3 Ways to Avoid Overpaying for a House

by Christy Bieber | Updated July 19, 2021 - First published on June 19, 2021

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A mature couple goes over financial paperwork at home.

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If you pay more than a house is worth, you could come to regret it.

When you're shopping for a home, you'll want to do more than just find a place you'll be happy to live in with your loved ones. You also want to make sure you're making a sound financial decision.

Homes can help build wealth, but you'll likely have to go into debt by taking out a large mortgage to pay for it. That means you need to find a home you'll be delighted to call your own that's also a good value.

Unfortunately, that can be easier said than done. Buying a home is an emotional purchase, and it's easy to get carried away and go over budget. So if you decide that now is a good time to buy a home, keep the following three tips in mind as you look at properties. They may help to ensure you don't end up overpaying for a home just because you really like it.

1. Avoid falling in love

When you visit homes, it's easy to start picturing yourself living in a place that you like the looks of. In fact, you may even find that you discover the "perfect" home that you're absolutely in love with.

Try to avoid letting this happen. Remember, you didn't know that this "perfect" home existed, and it just happened to be on the market at the time when you started shopping for one. It's very likely not the only house that you'll end up being happy in. Try to keep a level head and keep in mind that every property you look at is just one of many.

In today's hot market, bidding wars are not unlikely. By making sure you don't get your heart set on a home, you can avoid getting into a situation where you're tempted to pay more than the home's value.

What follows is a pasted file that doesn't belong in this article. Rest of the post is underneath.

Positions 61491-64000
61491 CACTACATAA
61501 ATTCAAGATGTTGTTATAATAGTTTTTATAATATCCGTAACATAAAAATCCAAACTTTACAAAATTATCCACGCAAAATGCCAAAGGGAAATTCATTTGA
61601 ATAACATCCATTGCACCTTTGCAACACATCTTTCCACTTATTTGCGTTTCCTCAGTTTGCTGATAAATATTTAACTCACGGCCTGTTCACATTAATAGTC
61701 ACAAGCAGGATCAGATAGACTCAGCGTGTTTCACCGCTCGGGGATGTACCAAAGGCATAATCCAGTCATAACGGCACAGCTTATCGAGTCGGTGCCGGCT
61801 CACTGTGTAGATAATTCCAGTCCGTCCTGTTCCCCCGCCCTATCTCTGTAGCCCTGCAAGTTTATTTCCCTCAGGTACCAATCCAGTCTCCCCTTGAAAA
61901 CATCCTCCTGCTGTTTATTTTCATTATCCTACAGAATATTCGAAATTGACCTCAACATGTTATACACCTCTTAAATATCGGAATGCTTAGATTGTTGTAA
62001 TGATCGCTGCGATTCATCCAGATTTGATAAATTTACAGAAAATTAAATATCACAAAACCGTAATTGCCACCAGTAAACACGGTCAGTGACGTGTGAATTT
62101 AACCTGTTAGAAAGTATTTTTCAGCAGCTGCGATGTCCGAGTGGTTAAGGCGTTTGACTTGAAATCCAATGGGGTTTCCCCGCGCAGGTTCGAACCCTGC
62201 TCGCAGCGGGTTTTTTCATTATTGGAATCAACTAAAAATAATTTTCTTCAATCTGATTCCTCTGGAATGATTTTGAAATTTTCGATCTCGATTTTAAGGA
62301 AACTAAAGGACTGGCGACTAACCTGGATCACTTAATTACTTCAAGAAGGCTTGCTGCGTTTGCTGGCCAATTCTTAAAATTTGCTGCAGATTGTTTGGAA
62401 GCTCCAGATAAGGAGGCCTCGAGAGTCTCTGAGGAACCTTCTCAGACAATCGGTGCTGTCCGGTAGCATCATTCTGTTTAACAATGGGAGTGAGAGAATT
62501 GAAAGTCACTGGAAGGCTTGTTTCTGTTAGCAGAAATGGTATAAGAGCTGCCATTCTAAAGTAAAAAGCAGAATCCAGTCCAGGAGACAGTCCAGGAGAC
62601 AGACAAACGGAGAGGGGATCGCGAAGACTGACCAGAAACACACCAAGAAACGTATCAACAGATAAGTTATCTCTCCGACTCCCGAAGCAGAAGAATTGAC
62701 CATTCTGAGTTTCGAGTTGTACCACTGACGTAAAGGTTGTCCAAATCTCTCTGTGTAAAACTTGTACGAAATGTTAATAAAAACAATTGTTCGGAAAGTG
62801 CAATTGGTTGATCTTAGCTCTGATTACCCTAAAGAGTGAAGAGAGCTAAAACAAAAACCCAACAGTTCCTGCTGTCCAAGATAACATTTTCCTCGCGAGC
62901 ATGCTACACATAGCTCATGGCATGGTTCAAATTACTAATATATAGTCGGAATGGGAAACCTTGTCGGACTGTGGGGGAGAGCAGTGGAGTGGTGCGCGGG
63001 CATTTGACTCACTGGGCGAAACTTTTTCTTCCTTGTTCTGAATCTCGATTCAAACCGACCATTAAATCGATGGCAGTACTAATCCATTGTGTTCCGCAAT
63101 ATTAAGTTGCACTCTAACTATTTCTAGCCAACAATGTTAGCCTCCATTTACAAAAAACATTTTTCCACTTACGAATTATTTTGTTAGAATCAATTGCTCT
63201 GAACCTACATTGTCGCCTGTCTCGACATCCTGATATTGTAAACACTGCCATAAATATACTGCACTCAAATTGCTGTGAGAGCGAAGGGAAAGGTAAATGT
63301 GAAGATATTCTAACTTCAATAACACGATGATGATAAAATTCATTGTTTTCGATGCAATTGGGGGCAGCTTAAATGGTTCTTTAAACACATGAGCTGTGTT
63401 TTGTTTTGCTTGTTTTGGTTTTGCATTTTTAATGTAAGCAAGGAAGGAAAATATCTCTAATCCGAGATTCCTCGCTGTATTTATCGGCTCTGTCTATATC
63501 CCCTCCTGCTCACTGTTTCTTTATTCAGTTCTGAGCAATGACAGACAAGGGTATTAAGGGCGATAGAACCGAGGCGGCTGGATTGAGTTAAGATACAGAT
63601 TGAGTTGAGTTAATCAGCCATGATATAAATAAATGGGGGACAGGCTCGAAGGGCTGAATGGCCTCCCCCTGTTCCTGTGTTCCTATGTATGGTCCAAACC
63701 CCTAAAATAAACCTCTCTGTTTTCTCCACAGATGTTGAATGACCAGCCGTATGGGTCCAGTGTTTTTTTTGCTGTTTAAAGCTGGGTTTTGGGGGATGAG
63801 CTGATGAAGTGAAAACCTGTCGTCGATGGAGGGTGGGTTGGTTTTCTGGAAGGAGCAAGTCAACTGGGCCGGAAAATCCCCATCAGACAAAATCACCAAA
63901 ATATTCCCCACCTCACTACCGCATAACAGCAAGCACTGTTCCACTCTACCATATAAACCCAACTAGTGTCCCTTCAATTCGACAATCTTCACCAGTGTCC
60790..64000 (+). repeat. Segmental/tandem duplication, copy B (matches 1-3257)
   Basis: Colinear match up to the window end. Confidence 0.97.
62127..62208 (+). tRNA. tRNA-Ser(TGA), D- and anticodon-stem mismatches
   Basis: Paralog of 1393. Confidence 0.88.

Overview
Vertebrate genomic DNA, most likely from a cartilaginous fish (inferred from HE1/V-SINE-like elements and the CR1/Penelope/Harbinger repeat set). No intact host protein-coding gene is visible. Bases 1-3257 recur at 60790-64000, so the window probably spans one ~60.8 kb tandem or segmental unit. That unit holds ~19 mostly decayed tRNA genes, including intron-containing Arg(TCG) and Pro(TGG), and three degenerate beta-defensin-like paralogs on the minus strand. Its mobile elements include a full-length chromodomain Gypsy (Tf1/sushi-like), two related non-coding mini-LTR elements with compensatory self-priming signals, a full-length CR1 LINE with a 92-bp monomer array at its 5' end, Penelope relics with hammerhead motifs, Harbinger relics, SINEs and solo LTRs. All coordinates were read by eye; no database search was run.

2. Check comparable sales

The fair market value of a property is generally determined by what buyers, as a group, are willing to pay for it. As a result, you can assess what a home is worth by looking at what similar properties have recently sold for.

It's easy to look up past listings online and see what price buyers paid for them. Find other homes in a similar location that share most of the features of the home you're interested in to see what they sold for. Use this data to determine a fair price for the property you are interested in.

3. Have a backup

If you find only one home that you really like, you're at the mercy of the seller and may be prompted to offer more than you want to pay -- or even more than the property is worth.

But if there are several different homes you're interested in, landing any one particular house isn't nearly as important. You can easily walk away from a property if a seller is asking too much and isn't willing to accept a reasonable offer based on what comparable homes are selling for.

By making sure you avoid getting too attached to a home, finding several properties you'll be happy with, and committing to offer only what a property is worth, you should hopefully end up in a house that works well for you at a price that makes sense. That's the best of both worlds, since your new house will meet your emotional and financial needs.

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